In Lystra, Paul was dragged outside the city, stoned, and left for dead (Acts 14:19). The next day he quit the town and went to Derbe. Imagine what might’ve happened if Paul had remained in Lystra.
In Thessalonica and Berea it was the same story. As soon as trouble started brewing Paul left before it got out of hand (Acts 17). Paul stayed two years in Ephesus, then left after a riot (Acts 20:1). When faced with mortal persecution, Paul walked away – he endured and stayed alive.
Jesus knew that if the world persecuted him it would persecute us as well (John 15:20). But while Jesus had to go to the cross and die, we don’t have to. His is a finished work. Our deaths add nothing to it. Far better to follow Paul’s example and live to preach another day than die at the hand of a madman or an unjust state.
(b) Until the Son of Man comes. Jesus sent the disciples to the towns of Israel before he died, and he sent them again after he rose (Acts 1:8). Their travels, as recorded in the early chapters of Acts, had not finished before Jesus ascended to heaven and came into his kingdom (see entry for Matt. 16:28).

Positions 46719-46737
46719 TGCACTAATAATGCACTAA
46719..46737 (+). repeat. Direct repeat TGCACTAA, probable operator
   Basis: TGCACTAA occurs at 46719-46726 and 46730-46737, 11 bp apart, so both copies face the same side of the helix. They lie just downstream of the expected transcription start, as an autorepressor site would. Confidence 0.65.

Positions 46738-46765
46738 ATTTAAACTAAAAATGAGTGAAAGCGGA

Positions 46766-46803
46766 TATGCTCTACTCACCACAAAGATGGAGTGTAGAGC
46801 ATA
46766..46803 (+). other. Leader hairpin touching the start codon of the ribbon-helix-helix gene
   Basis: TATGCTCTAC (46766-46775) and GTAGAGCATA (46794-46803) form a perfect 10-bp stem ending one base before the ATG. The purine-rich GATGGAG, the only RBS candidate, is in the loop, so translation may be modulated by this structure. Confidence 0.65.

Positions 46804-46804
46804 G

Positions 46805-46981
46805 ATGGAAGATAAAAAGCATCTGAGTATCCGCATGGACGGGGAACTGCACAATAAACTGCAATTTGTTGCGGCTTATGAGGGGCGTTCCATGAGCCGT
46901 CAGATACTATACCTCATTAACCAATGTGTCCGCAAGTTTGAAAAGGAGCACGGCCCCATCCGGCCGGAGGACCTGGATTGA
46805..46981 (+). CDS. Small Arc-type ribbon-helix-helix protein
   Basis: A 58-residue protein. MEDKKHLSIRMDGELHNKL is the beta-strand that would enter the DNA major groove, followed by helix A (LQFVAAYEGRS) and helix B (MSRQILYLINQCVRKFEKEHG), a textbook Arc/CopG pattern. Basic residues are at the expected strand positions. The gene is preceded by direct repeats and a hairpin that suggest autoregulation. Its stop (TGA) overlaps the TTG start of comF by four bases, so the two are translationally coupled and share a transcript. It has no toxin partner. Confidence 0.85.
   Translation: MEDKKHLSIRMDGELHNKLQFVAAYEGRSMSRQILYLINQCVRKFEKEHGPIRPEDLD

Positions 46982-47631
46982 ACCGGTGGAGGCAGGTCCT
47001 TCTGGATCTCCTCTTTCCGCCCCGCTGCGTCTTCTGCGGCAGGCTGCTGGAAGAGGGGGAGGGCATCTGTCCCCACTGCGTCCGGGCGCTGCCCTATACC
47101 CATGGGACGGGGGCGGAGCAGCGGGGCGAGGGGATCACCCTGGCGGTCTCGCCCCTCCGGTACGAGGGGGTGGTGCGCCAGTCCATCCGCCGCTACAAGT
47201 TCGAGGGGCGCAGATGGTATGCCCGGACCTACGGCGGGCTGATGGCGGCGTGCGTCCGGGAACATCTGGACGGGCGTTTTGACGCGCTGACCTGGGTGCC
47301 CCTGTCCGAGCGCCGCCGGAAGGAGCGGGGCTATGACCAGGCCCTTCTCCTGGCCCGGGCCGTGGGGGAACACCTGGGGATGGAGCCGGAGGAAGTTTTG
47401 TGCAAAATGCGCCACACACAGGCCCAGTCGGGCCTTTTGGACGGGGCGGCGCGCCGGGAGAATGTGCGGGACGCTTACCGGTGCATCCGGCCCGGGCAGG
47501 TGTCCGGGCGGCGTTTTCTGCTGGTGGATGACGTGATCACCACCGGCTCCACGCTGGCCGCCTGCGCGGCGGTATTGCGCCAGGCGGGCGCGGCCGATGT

(c) The Son of Man; see entry for Matt. 8:20.
“It is enough for the disciple that he become like his teacher, and the slave like his master. If they have called the head of the house Beelzebul, how much more will they malign the members of his household!
(a) A disciple is a student.
(b) Beelzebul, or Baal-zebub, was the Philistine name for the prince of devils (2 Kgs. 1:2–3). Both the scribes and Pharisees accused Jesus of cooperating with the powers of darkness (Matt. 12:24, Mark 3:22).
“Do not fear those who kill the body but are unable to kill the soul; but rather fear Him who is able to destroy both soul and body in hell.
(a) The body. Your physical body is designed to sense things in the physical world. Through your ears, eyes, nose, skin, etc., you are able to receive countless visual, auditory, olfactory, and tactile stimuli. But these external stimuli mean nothing until they are processed in your inner soul. For example, when your nose detects the smell of a delicious meal, your mind may recall a happy memory, activate an emotional response, and trigger a desire to eat. Your body does not have emotions, memories, and desires; these are stored and experienced in your soul.
(b) The soul. Your soul is that part of you that contains your personality, memories, and intentions. Metaphorically, it is your heart and mind. The Greek word for soul, psuche, is related to the word psychology, which has to do with the mind. We might say the soul resides in your mind – or perhaps your mind resides in your soul – and it is that part of you that thinks, feels, and remembers.